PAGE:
Throughout history, universities have been birthplaces of new ideas and movements. In the late 20th century, student movements such as that of May ’68 shook the world and reshaped society for generations. Today, universities continue to play their critical role as laboratories for social and political change, but their capacity to do so is waning. Between government control and the pressures of cuts, fees, and precarity, many students and academics are on the back foot.
This text is part of Struggles in the University, a panorama bringing together the voices from movements in and around the university. We hear from representatives of campaigns to keep students out of debt in the Netherlands, oppose chronic student housing shortages in Hungary, and demand a decolonised education in Belgium, as well as academics resisting worsening working conditions in the UK. Their experiences reveal an ongoing struggle to stand up for the emancipatory promise of education and reach out beyond the walls of its institutions to build a better society.
After the death of George Floyd and the wave of Black Lives Matter protests reached Belgium in 2020, the Belgian government convened a commission to examine Belgium’s colonial past. For decades, Black communities and organisations in Belgium have been advocating for this commission. Ministers and local politicians have since held discussions on teaching Belgium’s colonial history more extensively in schools as well as on decolonising museums and public spaces, many of which are populated by statues of King Leopold II.
The campaign #DecolonizeKULeuven puts this challenge to the Catholic University of Leuven (KU Leuven) – Belgium’s oldest university and one of Europe’s most prestigious educational institutions. It is run by Undivided, a student-led organisation that focuses on gender, decolonisation, anti-ableism, and supporting LGBTQI+ students. Alongside other relatively new African student associations in Belgium’s universities, Undivided advocates for the overdue reckoning with academia’s colonial past. The #DecolonizeKULeuven manifesto launched in 2021 sets out a roadmap for decolonising the university. Its 10 demands cover issues such as Eurocentrism in curricula; KU Leuven’s participation in Belgium’s colonial past in Congo, Rwanda, and Burundi; and the precarious position of cleaners and other university support staff.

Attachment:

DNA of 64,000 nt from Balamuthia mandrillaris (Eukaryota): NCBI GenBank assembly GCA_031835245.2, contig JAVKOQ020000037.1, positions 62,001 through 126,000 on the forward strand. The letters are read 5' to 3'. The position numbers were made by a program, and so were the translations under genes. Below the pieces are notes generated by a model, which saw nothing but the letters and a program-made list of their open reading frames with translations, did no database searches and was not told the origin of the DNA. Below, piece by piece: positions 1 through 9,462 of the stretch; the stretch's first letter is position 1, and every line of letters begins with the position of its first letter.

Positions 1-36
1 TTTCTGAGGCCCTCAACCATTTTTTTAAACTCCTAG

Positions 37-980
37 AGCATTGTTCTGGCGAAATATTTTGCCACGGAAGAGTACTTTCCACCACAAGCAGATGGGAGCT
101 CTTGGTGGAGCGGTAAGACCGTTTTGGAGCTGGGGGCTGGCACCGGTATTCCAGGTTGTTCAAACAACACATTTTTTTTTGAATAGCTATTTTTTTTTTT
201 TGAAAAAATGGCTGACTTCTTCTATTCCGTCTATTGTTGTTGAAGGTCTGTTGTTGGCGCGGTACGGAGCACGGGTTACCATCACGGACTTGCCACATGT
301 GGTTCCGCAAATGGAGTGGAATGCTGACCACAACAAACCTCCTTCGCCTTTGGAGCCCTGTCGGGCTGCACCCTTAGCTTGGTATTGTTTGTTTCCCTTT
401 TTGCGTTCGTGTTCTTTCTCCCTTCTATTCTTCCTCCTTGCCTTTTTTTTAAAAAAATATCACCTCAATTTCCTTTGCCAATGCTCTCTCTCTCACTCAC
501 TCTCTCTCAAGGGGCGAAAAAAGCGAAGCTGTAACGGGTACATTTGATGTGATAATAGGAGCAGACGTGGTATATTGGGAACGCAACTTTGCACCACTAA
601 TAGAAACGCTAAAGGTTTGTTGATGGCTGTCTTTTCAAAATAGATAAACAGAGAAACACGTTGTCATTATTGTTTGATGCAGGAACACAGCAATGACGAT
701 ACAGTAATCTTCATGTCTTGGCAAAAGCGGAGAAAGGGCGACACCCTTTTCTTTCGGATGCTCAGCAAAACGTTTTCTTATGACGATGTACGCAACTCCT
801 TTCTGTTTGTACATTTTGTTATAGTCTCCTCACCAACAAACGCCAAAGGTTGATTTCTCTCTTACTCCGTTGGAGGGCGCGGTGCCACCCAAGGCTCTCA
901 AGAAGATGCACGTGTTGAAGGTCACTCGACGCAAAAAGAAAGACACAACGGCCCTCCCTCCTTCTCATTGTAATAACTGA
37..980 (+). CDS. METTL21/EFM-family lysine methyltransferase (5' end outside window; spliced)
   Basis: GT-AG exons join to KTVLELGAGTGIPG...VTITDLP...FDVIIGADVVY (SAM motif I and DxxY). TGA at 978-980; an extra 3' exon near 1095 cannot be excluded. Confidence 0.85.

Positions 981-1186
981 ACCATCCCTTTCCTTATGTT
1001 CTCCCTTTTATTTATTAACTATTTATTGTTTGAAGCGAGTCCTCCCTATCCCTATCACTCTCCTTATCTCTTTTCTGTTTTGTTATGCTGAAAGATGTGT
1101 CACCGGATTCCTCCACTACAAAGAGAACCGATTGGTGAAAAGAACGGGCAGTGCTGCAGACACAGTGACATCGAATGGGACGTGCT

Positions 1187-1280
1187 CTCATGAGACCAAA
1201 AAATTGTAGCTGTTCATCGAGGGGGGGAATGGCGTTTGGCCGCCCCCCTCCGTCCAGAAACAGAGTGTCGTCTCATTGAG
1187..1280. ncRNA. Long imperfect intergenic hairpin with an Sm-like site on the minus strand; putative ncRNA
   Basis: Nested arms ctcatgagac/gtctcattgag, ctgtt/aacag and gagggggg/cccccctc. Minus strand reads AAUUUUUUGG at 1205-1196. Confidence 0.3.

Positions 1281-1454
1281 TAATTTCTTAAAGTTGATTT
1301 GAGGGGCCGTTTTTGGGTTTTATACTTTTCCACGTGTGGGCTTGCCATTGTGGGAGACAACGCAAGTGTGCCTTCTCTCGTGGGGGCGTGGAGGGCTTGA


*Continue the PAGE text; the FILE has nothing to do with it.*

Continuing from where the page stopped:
The campaign is one student-led action within Undivided’s broader work. Since its founding in 2018, the group has organised lectures, panel discussions, documentary screenings, and protests. The platform also advocates for the wellbeing of LGBTQI+ students of colour. Its gender justice agenda involves making sure that the university responds to instances of homophobia or transphobia and advocating for a racial justice approach to the university’s gender equality policy.
As of 2019, only 30 per cent of KU Leuven professors were women. While the university does not collect data on the ethnicity and racial origin of its staff, it is clear to us as students that these are almost exclusively white women. Undivided believes that the university doesn’t just need more women faculty members, but also more women from lower socio-economic backgrounds and different ethnicities to reflect the society we live in.
Our experience of organising as students at the university started off positively. From 2018 to the summer of 2021, the university funded Undivided as they deemed its work vital. We were also invited to take part in KU Leuven’s Diversity Council, which was an opportunity for our criticisms to be heard and influence the council’s long-term policies. Eventually, the university rejected our criticism and approach, which centred on decoloniality and intersectionality. In addition to withdrawing funding, the chancellor of the university branded Undivided as “woke” and indicative of “cancel culture” that “threatens academic freedom of thought”.
This pushback threatens to stifle representation of students from minority communities, which has long been absent at the university. Despite the opposition, Undivided continues to put the challenge of decolonisation and intersectionality to KU Leuven. We are striving for an academia that sheds its pretence of neutrality and rejects the West as the sole point of departure for knowledge.